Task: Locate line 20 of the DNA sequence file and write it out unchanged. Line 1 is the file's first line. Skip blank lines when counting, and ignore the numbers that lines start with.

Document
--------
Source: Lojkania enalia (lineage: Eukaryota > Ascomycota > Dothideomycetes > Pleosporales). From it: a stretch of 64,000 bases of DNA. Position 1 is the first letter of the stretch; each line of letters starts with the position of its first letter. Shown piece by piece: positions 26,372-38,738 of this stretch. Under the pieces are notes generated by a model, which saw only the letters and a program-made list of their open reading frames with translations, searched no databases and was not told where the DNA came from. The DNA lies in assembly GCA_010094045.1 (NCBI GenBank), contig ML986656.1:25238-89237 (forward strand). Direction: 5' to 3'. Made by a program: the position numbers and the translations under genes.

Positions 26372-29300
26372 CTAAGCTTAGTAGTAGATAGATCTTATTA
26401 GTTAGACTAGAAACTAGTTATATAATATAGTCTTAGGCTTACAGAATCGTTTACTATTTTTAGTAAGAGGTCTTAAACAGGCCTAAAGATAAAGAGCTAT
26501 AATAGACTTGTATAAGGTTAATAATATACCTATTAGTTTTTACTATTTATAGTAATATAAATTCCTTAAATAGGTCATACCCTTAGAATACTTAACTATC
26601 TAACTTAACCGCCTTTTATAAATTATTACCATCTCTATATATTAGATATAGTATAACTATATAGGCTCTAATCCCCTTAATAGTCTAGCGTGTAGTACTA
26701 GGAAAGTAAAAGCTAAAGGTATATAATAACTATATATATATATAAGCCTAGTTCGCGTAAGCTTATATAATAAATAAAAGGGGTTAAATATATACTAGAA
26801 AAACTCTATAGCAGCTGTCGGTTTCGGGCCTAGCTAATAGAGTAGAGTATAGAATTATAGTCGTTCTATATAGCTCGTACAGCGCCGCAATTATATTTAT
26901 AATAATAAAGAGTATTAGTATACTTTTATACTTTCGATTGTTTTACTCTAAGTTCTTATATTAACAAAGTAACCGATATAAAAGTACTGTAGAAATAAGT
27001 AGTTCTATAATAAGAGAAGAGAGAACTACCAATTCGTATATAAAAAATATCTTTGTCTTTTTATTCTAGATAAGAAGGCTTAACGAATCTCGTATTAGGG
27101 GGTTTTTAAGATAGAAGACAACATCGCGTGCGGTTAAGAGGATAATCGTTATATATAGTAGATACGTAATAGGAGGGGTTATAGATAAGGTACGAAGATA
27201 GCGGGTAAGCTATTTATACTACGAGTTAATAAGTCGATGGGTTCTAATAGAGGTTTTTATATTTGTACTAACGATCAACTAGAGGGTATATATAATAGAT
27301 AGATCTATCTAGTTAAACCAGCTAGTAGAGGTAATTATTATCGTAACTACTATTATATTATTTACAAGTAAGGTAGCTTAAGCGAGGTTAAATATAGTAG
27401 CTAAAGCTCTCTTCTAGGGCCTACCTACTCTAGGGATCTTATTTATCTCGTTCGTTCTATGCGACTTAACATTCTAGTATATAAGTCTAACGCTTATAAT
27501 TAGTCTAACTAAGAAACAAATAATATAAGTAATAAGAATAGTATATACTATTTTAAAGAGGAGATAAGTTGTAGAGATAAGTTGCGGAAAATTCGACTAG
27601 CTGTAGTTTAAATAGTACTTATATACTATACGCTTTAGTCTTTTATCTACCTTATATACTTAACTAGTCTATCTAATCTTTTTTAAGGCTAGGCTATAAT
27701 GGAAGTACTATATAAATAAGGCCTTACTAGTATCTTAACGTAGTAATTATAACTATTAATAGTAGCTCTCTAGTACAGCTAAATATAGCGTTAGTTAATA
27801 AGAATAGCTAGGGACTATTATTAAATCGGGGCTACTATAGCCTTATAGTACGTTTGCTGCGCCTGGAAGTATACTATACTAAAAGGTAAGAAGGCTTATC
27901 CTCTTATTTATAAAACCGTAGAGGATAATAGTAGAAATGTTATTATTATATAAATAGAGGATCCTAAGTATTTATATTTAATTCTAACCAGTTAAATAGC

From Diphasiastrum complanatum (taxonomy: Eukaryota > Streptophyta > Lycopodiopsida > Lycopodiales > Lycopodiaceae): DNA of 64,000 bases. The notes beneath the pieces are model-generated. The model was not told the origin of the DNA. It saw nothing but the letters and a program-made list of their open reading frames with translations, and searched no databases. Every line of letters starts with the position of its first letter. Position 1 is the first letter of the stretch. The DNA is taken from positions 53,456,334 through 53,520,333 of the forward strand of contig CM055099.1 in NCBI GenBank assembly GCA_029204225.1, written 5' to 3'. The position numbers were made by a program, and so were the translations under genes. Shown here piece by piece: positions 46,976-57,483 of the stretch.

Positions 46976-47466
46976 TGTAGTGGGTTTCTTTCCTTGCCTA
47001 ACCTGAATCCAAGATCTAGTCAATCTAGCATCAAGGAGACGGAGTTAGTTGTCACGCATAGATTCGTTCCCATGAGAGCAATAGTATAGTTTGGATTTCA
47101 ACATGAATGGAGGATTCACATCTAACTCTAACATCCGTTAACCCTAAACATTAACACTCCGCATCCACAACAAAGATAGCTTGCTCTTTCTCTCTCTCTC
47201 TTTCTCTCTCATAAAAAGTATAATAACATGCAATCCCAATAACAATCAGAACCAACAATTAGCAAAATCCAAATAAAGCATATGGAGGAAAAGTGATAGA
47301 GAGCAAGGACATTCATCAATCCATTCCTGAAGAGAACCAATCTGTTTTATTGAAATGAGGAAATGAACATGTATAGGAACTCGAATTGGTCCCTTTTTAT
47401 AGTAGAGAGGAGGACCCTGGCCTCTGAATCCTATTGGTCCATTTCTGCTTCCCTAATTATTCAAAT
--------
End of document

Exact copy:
From Diphasiastrum complanatum (taxonomy: Eukaryota > Streptophyta > Lycopodiopsida > Lycopodiales > Lycopodiaceae): DNA of 64,000 bases. The notes beneath the pieces are model-generated. The model was not told the origin of the DNA. It saw nothing but the letters and a program-made list of their open reading frames with translations, and searched no databases. Every line of letters starts with the position of its first letter. Position 1 is the first letter of the stretch. The DNA is taken from positions 53,456,334 through 53,520,333 of the forward strand of contig CM055099.1 in NCBI GenBank assembly GCA_029204225.1, written 5' to 3'. The position numbers were made by a program, and so were the translations under genes. Shown here piece by piece: positions 46,976-57,483 of the stretch.